He suffered during the depression which followed, but this was only a temporary setback. Although in 1816 Governor Macquarie upheld Commissary David Allan in his charge that Brooks was among the most prominent of those settlers who withheld stock during the drought and thus profited by the rise in prices, in January 1817 he granted him 300 acres (121 ha) in the Illawarra district, and in August appointed him a justice of the peace. Meanwhile he had strongly supported the establishment of the Bank of New South Wales, and in January 1819 he was on the committee of landowners and merchants who petitioned the British government for the repeal of commercial restrictions. In 1823 he moved from Sydney to Denham Court, a property near Liverpool which he had acquired from Richard Atkins more than ten years before in settlement of debts.

For the rest of his life he lived there, a prominent settler, a member of the New South Wales Agricultural Society, a vice-president of the Benevolent Society, member of the committee of the Bible Society, and a strong supporter of religious charities of all denominations. He owned properties in Sydney at Cockle Bay and Surry Hills and had extensive holdings in the Illawarra, Williams River and Lake George districts. He died on 16 October 1833, after being gored by a bull; with his wife, who died on 12 April 1835, he was buried in a vault at Denham Court and the church of St Mary the Virgin was built to enclose their remains.

Of their seven children, his sons Richard and Henry became prominent settlers in the Monaro; his daughter Christiana married Thomas Valentine Blomfield; another daughter, Honoria, married William Edward Riley of Raby.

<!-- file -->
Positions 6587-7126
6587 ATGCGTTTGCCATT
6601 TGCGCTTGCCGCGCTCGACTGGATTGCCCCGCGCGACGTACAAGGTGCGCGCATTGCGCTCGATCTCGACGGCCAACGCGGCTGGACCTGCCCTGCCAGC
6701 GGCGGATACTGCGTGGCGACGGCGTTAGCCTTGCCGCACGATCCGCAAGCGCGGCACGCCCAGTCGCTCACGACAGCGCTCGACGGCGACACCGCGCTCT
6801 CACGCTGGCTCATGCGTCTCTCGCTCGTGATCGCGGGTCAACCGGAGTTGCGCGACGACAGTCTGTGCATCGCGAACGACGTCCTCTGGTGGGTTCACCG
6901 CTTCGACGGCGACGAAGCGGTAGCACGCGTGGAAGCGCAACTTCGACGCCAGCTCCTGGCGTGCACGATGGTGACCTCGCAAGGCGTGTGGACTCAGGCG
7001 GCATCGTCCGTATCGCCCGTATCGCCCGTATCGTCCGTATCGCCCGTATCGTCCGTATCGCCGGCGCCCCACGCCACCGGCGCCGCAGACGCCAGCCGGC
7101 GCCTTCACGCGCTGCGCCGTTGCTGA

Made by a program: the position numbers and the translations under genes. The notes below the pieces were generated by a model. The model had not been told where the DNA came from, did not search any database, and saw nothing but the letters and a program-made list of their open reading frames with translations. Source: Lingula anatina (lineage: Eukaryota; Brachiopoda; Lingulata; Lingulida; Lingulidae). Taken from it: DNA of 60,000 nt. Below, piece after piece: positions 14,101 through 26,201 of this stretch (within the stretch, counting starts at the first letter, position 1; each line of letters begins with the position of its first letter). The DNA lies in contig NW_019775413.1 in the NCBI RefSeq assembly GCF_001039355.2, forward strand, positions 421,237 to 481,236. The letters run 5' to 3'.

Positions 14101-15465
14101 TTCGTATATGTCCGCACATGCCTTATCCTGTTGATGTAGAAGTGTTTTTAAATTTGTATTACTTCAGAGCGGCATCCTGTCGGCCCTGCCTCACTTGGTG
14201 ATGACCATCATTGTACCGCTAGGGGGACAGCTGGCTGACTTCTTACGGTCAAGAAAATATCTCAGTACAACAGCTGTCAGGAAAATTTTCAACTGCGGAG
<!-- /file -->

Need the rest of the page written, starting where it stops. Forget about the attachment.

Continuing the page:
Select Bibliography

  • Historical Records of Australia, series 1, vols 3, 4, 8, 10
  • C. Bateson, The Convict Ships (Glasgow, 1959)
  • B. T. Dowd, The First Five Land Grantees and Their Grants in the Illawarra (Wollongong, 1960)
  • V. W. E. Goodin, ‘Denham Court’, Descent (Sydney), vol 2, part 2, 1964, pp 35-44
  • Sydney Gazette, 7 Apr 1810, 16 Oct 1813, 5 Mar, 18 June 1814, 9 Mar 1816, 9 Aug 1817, 23 Jan 1819, 16 Jan 1823
  • J. M. Cox, reminiscences (State Library of New South Wales)
  • manuscript catalogue under Richard Brooks (State Library of New South Wales).

Citation details

Vivienne Parsons, 'Brooks, Richard (1765–1833)', Australian Dictionary of Biography, National Centre of Biography, Australian National University,, published first in hardcopy 1966, accessed online 17 June 2024.

This article was published in hardcopy in Australian Dictionary of Biography, Volume 1, (Melbourne University Press), 1966

View the front pages for Volume 1

© Copyright Australian Dictionary of Biography, 2006-2024

Richard Brooks, n.d.

Richard Brooks, n.d.

Wollongong City Library, P01\P01328

Life Summary [details]


Exmouth, Devon, England


16 October, 1833 (aged ~ 68)
Campbelltown, Sydney, New South Wales, Australia

Cause of Death

farming accident

Cultural Heritage

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Religious Influence